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What is one thing you can’t live without in your studio?
My studio manager, Andrea.

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What are some of your favorite projects you have worked on?
All the Channel 4 stuff out of London. Anything from the UK, really, as those guys are so wacked. Showtime does great work, and I love entertainment. Levi’s was one of the most fun, as I had 40 people working at the Salton Sea and we had really loud music in an otherwise quiet place. There are dozens of favorite projects. Making pictures is a really fun thing to do. A job doesn’t have to be big to be a favorite. I’m lucky to have a new top favorite 5 or 6 times a year.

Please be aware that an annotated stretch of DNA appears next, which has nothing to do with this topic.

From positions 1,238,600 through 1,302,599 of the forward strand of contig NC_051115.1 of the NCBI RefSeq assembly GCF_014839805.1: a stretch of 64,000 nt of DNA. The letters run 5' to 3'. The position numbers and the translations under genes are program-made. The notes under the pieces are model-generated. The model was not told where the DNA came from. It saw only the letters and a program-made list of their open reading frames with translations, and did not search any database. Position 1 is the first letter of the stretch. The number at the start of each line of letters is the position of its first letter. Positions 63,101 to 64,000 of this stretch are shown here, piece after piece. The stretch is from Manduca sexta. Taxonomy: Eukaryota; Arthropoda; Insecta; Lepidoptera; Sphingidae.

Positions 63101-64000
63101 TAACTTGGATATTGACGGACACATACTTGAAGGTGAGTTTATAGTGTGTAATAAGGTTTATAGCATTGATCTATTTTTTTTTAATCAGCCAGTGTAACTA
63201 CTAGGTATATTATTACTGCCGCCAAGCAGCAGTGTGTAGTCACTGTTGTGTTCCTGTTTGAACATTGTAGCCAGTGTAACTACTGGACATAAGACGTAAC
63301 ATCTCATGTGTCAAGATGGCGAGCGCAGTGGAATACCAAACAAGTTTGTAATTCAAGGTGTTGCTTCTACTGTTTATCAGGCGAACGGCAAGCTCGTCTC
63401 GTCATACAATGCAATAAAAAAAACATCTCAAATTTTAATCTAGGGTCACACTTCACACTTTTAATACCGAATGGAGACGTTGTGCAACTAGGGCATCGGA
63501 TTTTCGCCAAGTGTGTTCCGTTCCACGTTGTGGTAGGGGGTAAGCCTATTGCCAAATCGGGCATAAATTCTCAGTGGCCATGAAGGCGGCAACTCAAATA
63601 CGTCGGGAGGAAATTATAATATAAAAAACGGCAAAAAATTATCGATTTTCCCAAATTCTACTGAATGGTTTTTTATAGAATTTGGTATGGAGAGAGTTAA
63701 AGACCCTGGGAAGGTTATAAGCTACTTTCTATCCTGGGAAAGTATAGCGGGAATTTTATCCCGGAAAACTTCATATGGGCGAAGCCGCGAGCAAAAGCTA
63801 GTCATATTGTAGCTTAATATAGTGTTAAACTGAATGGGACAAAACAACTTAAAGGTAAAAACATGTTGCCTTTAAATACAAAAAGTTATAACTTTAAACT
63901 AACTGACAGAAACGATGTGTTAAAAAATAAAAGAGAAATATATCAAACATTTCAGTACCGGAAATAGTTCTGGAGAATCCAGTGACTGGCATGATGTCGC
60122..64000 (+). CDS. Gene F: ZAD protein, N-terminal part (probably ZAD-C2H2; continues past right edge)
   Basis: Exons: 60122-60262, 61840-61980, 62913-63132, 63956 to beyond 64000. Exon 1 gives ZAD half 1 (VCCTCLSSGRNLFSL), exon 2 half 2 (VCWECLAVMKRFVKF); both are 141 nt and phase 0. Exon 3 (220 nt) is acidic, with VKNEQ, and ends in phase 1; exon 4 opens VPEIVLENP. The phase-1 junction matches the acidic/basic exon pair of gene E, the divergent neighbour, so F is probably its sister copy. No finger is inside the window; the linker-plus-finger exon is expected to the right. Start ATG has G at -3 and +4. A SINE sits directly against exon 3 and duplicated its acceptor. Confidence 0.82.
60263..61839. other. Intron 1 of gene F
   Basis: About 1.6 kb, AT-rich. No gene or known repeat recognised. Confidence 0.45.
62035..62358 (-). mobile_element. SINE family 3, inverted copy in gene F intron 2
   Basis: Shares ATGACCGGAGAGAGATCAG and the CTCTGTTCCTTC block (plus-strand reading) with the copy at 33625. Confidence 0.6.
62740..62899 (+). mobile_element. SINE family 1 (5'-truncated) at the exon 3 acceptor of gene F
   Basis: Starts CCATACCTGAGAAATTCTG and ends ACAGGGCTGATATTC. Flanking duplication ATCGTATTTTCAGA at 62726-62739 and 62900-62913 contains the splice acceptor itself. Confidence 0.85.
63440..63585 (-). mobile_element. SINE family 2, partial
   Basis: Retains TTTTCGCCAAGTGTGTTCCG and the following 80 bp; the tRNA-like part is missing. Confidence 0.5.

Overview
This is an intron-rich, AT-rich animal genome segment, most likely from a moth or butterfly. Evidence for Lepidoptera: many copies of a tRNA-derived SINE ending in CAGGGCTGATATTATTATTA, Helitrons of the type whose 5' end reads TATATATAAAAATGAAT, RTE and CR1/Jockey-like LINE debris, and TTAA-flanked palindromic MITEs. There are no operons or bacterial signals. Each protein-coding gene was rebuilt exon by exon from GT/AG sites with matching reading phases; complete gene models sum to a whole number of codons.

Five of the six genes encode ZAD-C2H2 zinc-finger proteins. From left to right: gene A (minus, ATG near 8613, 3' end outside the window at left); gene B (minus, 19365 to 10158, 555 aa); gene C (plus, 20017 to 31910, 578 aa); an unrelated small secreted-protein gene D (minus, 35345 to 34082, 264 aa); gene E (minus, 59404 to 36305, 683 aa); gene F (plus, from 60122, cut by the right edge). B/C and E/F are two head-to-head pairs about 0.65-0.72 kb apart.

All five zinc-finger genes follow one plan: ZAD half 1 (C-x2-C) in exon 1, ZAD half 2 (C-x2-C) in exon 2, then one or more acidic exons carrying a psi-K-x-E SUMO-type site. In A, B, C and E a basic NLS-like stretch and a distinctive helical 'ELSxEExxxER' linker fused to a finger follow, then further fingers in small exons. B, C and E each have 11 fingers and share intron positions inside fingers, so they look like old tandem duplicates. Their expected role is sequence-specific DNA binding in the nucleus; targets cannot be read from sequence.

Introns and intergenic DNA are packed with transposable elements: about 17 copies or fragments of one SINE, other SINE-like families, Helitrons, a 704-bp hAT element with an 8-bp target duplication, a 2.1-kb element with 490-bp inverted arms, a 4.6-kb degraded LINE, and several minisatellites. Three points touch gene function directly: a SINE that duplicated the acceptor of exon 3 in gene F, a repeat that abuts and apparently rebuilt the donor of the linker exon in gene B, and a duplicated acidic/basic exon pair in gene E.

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From Jim's campaign for Britain's ITV.

Gordon Ramsay, as photographed by Jim.

Gordon Ramsay in an image from Jim's campaign for Britain's Channel 4.

 

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What advice do you have for aspiring photographers?
Learn business skills. Outwork your competitors. Take risks, and be willing to fail. Have fun. Don’t take a camera on vacation. Make sure you have goals. More importantly, pause to feel good when you have achieved a goal. It’s easy to keep resetting the goals and living in the future.